However, after this promising start, the Zuma administration still has not decided on their fate; so there is no indication yet that this shift in the political opportunity structure has yielded fruit. One year later, the results of the views testing exercises have still not been released, prompting activist Zamicebo Mjobe to ask, “Has this become another Zimbabwe?”

As a result, the mood in the affected areas is changing rapidly from hope to frustration, even anger, leading to a radicalisation of protest action. Activists who campaigned for Mbeki’s replacement by Zuma felt deflated by Zuma’s lack of delivery on the matter. One activist has suggested that the ANC’s lack of seriousness in resolving the conflicts around these areas is because “Khutsong was burning more than Moutse and Matatiele.” Furthermore, the areas are rural while Khutsong is more urbanised. Thus, the ANC’s decision betrayed an urban bias.

Activists also suspect that local politicians and businesspeople had developed vested interests in remaining in their new provinces, leading to pressure on the ANC leadership to let the status quo remain: according to Moutse activist Seum Mogotji, “The politics of the moment is the politics of the stomach, not the politics of principle.”

Largely, the affected communities have chosen the non-violent direct action route, combined with making submissions to formal structures like the Demarcation Board. This approach was described by Ba Ga Mothibi activist Masego Khumalo as the “civilised route,” which he felt was the most appropriate technique of protest for a “listening government.” But there is evidence that this approach is being reconsidered.

In a significant turn-around of sentiment on the part of the Moutse community in the by-election held in May 2010, the Chairperson of the Moutse Demarcation Forum and regional SACP chairperson Mothiba Ramphisa – who contested the local government elections in 2006, and lost against an ANC candidate – won the Ward in the most recent by-elections. The Moutse community are also returning to the Constitutional Court in March this year to force a decision on the issue.

SACP activists in Ba Ga Mothibi decided to vote for the ANC in the 2009 National Elections to help the party stave off the electoral threat posed by the then-newly formed Congress of the People (Cope). But according to Khumalo, “Now we couldn’t care less. We will only vote if our people are in the Northern Cape.”

Since the ANC conceded Khutsong, some activists have adopted a tactical rather than a principled stance towards the use of direct action, even violence, although there is no unanimity on the issue. Khumalo said:

“Our route has been to follow procedure. We have never had any violence. People who get into a march and start to do these things [violent acts], we then call the police if they do these things, but in future we won’t stop people from going this route. The government will listen only when tyres and Councillor’s houses are burnt. You have fooled us into believing that this is a government that listens. The civilised route has not worked…We will not participate in the census and we won’t participate in local government elections. We will make the area ungovernable.”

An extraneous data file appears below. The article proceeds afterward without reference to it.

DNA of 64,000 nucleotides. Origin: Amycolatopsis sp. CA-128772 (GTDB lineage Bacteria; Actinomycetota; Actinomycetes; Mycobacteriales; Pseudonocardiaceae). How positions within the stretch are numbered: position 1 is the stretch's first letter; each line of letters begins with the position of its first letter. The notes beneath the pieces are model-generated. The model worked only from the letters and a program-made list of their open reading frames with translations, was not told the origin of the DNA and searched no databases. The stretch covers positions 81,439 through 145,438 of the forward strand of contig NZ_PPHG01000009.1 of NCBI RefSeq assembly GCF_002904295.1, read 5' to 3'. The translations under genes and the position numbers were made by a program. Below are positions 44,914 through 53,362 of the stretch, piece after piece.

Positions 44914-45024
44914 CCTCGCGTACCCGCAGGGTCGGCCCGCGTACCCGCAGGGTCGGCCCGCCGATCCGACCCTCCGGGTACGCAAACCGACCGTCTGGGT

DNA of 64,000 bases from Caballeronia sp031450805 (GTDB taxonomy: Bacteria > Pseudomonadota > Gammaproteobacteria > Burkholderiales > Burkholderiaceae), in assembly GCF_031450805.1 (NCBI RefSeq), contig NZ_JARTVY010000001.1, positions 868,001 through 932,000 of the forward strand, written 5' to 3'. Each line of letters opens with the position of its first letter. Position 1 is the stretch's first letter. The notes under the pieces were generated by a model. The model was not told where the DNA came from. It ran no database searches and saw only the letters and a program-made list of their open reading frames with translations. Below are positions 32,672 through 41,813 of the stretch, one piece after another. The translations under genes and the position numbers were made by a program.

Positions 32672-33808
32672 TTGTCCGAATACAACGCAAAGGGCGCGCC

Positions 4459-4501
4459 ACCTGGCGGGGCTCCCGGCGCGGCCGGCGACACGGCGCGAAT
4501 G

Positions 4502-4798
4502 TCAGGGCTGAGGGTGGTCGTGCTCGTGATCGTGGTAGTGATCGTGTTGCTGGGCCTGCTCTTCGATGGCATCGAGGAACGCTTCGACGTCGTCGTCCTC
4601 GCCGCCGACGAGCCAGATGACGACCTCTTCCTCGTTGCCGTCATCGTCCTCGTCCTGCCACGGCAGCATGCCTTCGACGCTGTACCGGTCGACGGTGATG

Commenting on the Matatiele community’s bitterness about the fact that the ANC had conceded Khutsong (a violent struggle), while not conceding Matatiele (a nonviolent struggle), Mjobe stated, “The nature of our struggle being non-violent is being taken advantage of. [The] people of Matatiele will have to choose whatever strategy we need to get our way. We are capable of being violent, but have decided to use the correct legal means.”

This shift in sentiment should be taken seriously, as the anti-incorporation struggles are clearly nowhere near at the top of their protest cycles. If the Zuma administration were responsive to working class demands, then it would listen and act accordingly. Instead, tellingly, the Department of Co-operative Governance has argued that votes are not the only consideration in taking the final decision.

There can be little doubt that there have been shifts in the political conjecture towards greater openness, leading to Zuma listening to working class concerns more than Mbeki did. But listening does not mean hearing. After all, hearing would require tacking the systemic constraints on redistribution, which are much more intractable than the obstacles to delivery identified by Habib.

While Zuma can afford to listen, he cannot afford to hear, because he knows that he cannot possibly meet the expectations he has raised. Habib’s assertion of a structural shift in the balance of power is somewhat naive and reproduces the Zuma administration’s spin, rather than considering the empirical evidence.

Noam Chomsky has argued that the responsibility of a writer is to bring the truth about matters of human significance to an audience that can do something about them. Intellectuals, who have the resources, training, facilities and opportunities to speak and act effectively, have a particular responsibility to do so. South African public intellectuals will not rise to this challenge until they themselves take the time and trouble to uncover the truth.

Professor Duncan is Highway Africa Chair of Media and Information Society, School of Journalism and Media Studies at Rhodes University.

Read more articles by Jane Duncan.

Source of article:  The South African Civil Society Information Service (www.sacsis.org.za)